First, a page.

Will the Fed start to raise rates in September?
Economists and market watchers have been debating that question for months, concluding that September was a pretty safe bet. That got boring, though, so we took a couple of opportunities—the weak inflation report this week, the Chinese yuan devaluation, yesterday’s release of the July Fed minutes—to reopen the debate.
Now, the consensus seems to be that there’s less than a 50-percent chance of a September rate increase.
Basically, it all boils down to one question: how close is the economy to normal? By its charter, the Fed evaluates that through two lenses—employment and inflation. This dual mandate, as it’s called, guides both the Fed’s decision process and the analysis of people like me who try to second-guess it.
Employment looks good, but inflation too low
Historically, the Fed has defined normal as unemployment in the low 5-percent range and inflation of around 2 percent. When the economy deviates from those levels, the Fed’s policy is supposed to guide it back.
Per the Fed’s recent statements, employment is now closing in on normal. If we’re not there yet, we should be soon. The problem is inflation, which continues to be too low. The Fed’s decision to raise rates or wait depends on what inflation does in the next couple of months.
There are two flavors of low inflation:
- Low inflation is bad when it results from a lack of demand.
- Low inflation is good when it's due to technological progress that drives prices lower, even when demand is strong.
Right now, with employment growing steadily, the housing market normalizing, and consumer spending chugging along, there is no shortage of demand. Lower inflation is being driven by technological advances that have pushed the costs of energy, in particular, down sharply. Rather than harming the economy, this frees up cash for consumers to spend on other things, which can boost growth.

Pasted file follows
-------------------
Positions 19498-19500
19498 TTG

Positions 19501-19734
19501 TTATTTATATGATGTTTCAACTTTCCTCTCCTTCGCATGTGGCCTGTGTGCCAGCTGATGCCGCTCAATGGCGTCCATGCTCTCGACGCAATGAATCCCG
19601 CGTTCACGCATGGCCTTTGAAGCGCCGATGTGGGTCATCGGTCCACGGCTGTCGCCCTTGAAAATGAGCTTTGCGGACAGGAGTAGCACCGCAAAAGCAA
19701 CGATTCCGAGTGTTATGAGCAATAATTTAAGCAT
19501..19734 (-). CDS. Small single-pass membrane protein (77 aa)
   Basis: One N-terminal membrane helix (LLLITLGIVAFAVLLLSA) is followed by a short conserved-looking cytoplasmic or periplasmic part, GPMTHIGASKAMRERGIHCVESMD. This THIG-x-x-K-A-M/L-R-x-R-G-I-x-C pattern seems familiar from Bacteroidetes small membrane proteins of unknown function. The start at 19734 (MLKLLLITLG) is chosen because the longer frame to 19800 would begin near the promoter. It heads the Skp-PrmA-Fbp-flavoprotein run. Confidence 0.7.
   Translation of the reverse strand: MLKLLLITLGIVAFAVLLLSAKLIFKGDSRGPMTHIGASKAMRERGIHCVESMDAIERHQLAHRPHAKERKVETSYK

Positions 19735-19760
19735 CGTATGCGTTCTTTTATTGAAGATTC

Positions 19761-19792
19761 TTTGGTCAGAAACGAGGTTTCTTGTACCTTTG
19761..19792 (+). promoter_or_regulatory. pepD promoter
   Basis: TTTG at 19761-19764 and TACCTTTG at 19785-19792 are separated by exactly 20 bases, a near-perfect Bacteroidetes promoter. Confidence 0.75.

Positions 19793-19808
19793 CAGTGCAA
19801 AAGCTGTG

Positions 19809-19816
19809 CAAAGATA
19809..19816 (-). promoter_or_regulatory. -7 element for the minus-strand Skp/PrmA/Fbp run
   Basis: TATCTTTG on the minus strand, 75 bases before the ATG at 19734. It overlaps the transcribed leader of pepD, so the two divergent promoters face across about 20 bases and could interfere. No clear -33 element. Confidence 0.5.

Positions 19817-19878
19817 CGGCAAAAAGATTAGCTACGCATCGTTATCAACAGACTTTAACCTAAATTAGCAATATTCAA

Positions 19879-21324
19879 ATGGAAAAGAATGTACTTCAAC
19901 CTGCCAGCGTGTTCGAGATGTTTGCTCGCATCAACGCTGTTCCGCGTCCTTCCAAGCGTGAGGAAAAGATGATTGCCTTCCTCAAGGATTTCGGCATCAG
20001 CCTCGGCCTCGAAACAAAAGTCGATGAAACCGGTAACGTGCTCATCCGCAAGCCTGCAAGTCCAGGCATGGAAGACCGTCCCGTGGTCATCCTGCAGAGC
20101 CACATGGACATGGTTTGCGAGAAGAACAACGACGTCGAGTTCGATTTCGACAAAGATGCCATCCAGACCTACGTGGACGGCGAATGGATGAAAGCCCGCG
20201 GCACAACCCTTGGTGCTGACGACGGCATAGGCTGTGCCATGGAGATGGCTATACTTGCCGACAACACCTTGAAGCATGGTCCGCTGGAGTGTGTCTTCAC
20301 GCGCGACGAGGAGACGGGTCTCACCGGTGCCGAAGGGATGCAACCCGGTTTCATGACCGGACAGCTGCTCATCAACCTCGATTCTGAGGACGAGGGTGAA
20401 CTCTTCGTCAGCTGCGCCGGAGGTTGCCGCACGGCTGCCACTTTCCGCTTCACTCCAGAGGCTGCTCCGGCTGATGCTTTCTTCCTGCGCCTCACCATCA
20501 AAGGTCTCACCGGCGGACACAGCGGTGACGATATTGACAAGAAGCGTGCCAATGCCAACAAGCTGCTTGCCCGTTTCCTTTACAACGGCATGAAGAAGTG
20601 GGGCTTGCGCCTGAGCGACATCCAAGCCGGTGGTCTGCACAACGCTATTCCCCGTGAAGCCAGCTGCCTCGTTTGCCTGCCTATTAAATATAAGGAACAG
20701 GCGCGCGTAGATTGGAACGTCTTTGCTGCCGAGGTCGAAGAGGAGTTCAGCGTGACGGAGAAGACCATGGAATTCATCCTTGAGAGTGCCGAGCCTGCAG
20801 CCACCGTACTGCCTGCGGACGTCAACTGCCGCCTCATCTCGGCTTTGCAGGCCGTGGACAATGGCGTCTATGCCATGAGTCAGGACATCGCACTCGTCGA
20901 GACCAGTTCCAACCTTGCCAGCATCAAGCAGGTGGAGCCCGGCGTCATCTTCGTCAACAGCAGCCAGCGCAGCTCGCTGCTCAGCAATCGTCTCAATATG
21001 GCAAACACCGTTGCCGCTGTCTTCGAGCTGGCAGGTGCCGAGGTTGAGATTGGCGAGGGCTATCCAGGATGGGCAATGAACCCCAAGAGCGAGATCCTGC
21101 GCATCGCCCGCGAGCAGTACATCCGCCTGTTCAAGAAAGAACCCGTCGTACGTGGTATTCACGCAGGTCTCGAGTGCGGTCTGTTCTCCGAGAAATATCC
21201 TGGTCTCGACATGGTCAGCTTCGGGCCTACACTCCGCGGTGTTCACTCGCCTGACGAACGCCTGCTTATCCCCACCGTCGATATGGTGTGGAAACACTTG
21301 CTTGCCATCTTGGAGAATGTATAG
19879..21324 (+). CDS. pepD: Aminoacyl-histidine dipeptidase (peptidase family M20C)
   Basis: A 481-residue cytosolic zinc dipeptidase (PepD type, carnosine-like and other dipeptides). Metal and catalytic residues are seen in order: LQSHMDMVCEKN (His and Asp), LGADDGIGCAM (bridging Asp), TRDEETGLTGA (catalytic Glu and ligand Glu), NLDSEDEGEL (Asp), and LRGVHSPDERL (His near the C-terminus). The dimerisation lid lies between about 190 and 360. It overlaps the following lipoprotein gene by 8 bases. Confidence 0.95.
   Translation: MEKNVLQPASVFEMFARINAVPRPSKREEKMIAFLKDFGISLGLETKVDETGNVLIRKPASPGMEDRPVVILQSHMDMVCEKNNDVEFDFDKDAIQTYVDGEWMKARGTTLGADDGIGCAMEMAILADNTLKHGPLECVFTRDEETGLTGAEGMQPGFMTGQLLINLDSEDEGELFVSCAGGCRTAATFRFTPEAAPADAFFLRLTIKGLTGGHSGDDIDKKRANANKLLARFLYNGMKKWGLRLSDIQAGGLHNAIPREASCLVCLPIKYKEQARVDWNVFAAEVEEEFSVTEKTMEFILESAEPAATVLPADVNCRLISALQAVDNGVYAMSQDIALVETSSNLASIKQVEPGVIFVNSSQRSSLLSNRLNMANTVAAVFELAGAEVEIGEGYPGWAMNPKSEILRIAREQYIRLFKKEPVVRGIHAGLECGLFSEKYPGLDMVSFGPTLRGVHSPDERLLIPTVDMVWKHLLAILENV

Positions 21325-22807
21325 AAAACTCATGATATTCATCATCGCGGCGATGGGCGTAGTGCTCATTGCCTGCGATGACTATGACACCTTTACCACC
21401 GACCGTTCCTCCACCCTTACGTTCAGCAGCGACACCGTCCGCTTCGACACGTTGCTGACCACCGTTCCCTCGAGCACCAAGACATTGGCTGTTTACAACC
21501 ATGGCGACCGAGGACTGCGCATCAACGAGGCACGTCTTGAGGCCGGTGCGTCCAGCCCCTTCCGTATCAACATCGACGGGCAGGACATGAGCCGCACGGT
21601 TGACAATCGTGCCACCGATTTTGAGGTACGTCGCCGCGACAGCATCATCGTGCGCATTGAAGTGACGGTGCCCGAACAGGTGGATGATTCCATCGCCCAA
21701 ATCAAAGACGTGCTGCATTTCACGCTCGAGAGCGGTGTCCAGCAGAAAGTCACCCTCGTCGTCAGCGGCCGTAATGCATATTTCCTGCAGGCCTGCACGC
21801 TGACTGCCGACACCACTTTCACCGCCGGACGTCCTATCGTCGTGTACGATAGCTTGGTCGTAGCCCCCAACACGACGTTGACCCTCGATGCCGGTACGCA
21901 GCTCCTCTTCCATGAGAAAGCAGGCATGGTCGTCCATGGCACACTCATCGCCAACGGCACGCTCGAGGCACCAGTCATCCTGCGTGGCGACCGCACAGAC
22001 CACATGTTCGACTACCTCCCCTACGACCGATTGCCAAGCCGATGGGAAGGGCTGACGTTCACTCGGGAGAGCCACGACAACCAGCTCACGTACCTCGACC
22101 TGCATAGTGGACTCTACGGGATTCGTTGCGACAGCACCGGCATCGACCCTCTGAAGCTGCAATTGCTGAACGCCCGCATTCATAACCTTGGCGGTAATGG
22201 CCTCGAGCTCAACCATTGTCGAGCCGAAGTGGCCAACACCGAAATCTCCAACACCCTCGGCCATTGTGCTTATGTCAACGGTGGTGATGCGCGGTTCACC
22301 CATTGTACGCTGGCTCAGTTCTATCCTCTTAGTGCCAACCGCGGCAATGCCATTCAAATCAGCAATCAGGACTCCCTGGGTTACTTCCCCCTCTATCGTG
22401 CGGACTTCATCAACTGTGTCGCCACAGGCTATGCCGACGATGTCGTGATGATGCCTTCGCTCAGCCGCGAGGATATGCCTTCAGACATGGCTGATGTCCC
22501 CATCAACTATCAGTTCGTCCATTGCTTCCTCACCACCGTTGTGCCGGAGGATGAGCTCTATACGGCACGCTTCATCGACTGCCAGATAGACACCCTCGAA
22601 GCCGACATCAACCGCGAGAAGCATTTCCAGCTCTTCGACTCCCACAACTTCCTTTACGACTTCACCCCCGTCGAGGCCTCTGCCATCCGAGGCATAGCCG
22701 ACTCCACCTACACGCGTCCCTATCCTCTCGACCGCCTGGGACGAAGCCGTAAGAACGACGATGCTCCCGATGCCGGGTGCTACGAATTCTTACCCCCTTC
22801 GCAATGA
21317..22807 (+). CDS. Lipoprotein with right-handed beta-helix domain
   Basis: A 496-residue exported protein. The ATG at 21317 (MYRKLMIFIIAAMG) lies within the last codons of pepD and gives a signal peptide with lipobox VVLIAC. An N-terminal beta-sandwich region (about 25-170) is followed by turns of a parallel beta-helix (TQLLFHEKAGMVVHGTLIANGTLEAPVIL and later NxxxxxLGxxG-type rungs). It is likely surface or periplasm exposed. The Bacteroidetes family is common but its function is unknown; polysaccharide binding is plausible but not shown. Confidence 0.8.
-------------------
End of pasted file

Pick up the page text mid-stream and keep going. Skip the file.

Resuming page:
The Fed may wait on raising rates while one of its mandates is normal and the other is below normal—but for good reasons, not bad. Rates matter, but the change of a quarter percentage point, with the fundamentals strong, isn’t a big deal. Whether the first rate increase comes in September, December, or early next year, it simply won’t change how the economy evolves over the next several months.
Why I’m still betting on September
Personally, I believe the Fed remains likely to start raising rates in September, for a few reasons:
- In many respects, the economy has normalized, and postponing a rate increase would call that into question.
- There’s a real need to start reloading for when the economy does weaken again.
- The longer the Fed waits, the faster—and more damaging—subsequent rate rises will be.
I won’t be shocked if it does wait, though. With China weakening, a currency war brewing in emerging markets, and Europe still not out of the woods entirely, you could make a case for continued low rates. Based on a mix of economic and political considerations outside the U.S., a delay would be defensible, but considering there will always be some level of concern, it would also be a mistake.
That said, from a U.S. perspective, the economic recovery continues, and the ultimate timing of a rate increase simply doesn’t matter all that much.